05 March 2007
Not necessarily TCK...but CCK.
TCK=Third Culture Kid: a person who has spent a significant part of his or her developmental years outside the parents' culture(s). Although elements from each culture are assimilated into the TCK’s life experience, the sense of belonging is in relationship to others of similar background.
CCK=Cross-Cultural Kid: is a person who has lived in—or meaningfully interacted with—two or more cultural environments for a significant period of time during developmental years.
A woman named Ruth van Reken (an author and an adult TCK) has a site on CCKs, in reference to the similarities and differences to TCKs...it was about people who fit the idea of a TCK but don't fit the lifestyle (like didn't move to other countries). And at the end there was a survey on multiculturalism and for the hell of it, I took it. She wrote back today and said that she was excited that I responded, because mine was one of the first surveys she had gotten back that was "true" CCK (cross-cultured kid) that was not also TCK (third culture kid). She says CCK applies more to international adoptees, children of immigrants, and refugee children, the main difference being that TCKs usually know they will return to their country or culture of origin (or parents' origin) but CCKs usually don't.
So anyway she wants me to write some life experiences specifically about growing up between cultures and how that affected me then, how it affects me now, etc. She's currently writing a book and says that there are more CCKs than TCKs and there's a need for specialised research. The site says TCKs usually know that they are TCKs, because of transition seminars and culture camp and such, but CCKs don't...they are just expected to assimilate. So I got her information and all...I know it might sound dumb but it feels good to have an understanding, and to know I'm not alone in feeling so out of place, even if no one else seems to understand, or even believes that it applies to me.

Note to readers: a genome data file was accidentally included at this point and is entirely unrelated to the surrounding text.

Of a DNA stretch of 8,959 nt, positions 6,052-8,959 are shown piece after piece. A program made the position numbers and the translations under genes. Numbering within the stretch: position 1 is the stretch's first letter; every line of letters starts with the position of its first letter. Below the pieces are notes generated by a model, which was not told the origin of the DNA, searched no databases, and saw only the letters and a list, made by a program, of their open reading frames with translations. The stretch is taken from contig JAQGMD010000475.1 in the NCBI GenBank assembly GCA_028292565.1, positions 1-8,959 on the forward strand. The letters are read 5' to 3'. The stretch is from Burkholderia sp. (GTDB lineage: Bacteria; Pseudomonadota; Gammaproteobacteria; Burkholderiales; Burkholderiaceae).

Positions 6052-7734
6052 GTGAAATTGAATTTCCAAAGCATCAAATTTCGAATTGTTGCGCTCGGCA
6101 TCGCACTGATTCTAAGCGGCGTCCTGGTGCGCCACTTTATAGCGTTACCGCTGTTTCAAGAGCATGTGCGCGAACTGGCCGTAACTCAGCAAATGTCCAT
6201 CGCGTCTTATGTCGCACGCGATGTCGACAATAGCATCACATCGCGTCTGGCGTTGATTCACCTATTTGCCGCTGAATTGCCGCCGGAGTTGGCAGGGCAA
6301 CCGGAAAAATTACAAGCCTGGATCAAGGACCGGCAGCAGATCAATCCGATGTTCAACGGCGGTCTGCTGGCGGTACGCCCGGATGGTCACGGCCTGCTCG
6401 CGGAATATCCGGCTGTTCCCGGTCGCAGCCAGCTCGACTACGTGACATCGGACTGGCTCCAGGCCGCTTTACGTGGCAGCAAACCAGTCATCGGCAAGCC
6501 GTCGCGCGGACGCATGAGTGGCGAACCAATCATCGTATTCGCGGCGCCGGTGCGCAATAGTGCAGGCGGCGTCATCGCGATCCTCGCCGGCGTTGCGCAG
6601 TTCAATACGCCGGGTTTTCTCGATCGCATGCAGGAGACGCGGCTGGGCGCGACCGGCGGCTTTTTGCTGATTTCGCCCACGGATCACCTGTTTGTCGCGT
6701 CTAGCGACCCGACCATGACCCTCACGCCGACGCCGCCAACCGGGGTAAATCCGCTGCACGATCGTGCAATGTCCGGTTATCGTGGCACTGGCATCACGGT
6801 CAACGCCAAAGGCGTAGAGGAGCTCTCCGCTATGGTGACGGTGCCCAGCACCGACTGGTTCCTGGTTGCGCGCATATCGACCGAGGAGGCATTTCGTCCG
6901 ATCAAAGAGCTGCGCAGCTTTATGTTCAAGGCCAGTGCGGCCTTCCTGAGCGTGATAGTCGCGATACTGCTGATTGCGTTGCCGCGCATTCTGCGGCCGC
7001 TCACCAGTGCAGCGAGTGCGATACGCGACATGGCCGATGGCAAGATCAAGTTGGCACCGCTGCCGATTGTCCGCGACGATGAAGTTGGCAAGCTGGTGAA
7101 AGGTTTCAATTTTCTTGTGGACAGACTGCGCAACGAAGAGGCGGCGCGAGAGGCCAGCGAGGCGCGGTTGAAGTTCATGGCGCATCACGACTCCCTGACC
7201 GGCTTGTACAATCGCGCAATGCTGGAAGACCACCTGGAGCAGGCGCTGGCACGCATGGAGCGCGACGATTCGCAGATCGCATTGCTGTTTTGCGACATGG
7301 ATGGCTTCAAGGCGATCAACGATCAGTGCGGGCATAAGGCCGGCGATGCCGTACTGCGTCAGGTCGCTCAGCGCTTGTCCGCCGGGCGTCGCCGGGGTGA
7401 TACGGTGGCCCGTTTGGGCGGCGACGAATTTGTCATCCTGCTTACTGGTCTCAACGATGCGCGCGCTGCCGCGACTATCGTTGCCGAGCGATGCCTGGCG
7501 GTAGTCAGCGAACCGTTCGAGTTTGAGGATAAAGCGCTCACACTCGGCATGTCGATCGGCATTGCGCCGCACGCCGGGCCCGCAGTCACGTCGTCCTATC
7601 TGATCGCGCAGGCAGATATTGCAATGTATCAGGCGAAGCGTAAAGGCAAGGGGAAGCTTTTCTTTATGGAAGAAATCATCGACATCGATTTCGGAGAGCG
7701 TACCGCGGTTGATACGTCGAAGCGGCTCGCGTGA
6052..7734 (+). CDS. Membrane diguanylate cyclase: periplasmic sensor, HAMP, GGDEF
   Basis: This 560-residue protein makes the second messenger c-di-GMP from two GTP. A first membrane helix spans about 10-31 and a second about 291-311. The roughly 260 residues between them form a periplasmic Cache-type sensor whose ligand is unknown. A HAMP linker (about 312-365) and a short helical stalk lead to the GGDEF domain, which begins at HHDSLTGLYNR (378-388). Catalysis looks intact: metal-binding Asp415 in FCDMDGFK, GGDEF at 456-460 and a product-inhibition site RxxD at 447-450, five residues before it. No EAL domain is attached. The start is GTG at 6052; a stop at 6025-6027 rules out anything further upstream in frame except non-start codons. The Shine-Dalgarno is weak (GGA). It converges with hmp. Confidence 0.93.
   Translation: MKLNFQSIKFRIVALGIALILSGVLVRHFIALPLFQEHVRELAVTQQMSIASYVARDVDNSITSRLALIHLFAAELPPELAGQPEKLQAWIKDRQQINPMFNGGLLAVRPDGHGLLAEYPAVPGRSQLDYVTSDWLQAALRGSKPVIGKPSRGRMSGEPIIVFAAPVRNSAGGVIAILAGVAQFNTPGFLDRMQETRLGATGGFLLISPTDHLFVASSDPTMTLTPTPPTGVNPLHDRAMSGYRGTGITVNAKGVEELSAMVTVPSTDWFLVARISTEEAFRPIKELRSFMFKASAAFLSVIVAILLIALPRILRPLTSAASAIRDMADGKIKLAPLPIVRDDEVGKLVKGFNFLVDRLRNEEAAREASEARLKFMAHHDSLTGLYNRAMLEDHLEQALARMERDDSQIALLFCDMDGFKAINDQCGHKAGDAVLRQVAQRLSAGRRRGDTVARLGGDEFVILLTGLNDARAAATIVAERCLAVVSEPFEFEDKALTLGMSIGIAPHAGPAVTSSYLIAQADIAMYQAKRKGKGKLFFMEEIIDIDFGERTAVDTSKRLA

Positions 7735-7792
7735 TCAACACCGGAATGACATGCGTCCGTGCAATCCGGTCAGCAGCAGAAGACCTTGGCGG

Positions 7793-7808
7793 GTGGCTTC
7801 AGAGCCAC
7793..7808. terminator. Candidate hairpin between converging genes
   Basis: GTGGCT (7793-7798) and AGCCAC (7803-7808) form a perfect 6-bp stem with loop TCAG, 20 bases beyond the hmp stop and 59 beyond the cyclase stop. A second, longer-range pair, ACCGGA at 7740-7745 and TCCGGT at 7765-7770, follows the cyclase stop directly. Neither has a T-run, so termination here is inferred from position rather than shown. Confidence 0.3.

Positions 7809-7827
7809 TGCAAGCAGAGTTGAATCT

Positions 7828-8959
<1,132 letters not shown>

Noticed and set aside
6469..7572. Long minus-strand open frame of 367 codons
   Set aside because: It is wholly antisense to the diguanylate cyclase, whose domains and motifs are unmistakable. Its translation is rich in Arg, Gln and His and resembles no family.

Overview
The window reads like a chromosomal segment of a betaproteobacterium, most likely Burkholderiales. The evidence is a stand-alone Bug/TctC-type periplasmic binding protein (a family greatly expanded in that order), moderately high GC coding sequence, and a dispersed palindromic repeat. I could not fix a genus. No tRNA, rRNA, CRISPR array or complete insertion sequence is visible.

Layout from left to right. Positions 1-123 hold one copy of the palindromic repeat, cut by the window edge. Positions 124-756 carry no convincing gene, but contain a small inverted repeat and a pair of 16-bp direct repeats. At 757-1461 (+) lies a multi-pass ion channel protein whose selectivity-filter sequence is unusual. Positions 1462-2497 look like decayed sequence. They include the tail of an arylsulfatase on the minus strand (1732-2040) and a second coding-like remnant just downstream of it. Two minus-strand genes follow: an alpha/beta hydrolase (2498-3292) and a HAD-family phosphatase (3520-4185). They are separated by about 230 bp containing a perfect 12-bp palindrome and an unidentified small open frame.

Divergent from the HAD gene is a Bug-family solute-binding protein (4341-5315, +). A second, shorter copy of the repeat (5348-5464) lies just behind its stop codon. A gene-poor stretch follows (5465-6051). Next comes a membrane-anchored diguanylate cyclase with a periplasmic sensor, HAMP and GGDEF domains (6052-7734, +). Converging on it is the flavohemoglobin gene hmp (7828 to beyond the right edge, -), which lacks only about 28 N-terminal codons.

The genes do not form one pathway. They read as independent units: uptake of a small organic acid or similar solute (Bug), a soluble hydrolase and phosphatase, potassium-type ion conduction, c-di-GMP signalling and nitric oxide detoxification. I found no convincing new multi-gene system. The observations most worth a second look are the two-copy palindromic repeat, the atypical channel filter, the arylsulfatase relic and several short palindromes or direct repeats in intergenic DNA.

And I'll admit, that is an issue...my mom told me it doesn't apply. I doubt my siblings really feel as strongly as I do over it. And my dad, although incredibly understanding over our adoption talk months ago...well, I guess at this point I'm afraid of being told I'm silly and overdramatising it. Tannah understands; maybe not completely but he empathises, at least. I'm told that multiculturalism wasn't prevalent in my life while growing up; maybe not outwardly, but I did identify alot with the German aspect of my birth heritage and it was difficult to adjust when I renounced it upon being adopted when I was fourteen. I didn't say anything then because I felt I had no right, that I should be happy to renounce as I was so wholly accepted and loved otherwise, and part of me wanted to just forget everything from Before. I buried it instead. It's incredibly confusing and hard to explain, and I don't expect most to really understand (seeing as I can't come up with an adequate explanation) but...it just is. In fact, very few have ever been able to really understand it except people I've met who've been in similar situations.
I hate talking about things like this because I feel like a traitor. A silly, ungrateful traitor. Believe me, if I could erase my childhood and start over at my adoption, I would. But I was too old already. I can try to forget all I want but it's still there, just buried. I can't wear a mask forever, as much as I'd like to try. And yeah, I really hate how whiny-princess this sounds. But after sitting here so long, I really can't think of another way to write it.
For anyone who feels they may fit into the category of a CCK (or TCK for that matter), read the information presented here, and then please consider filling out the short survey...for the sake of research and understanding!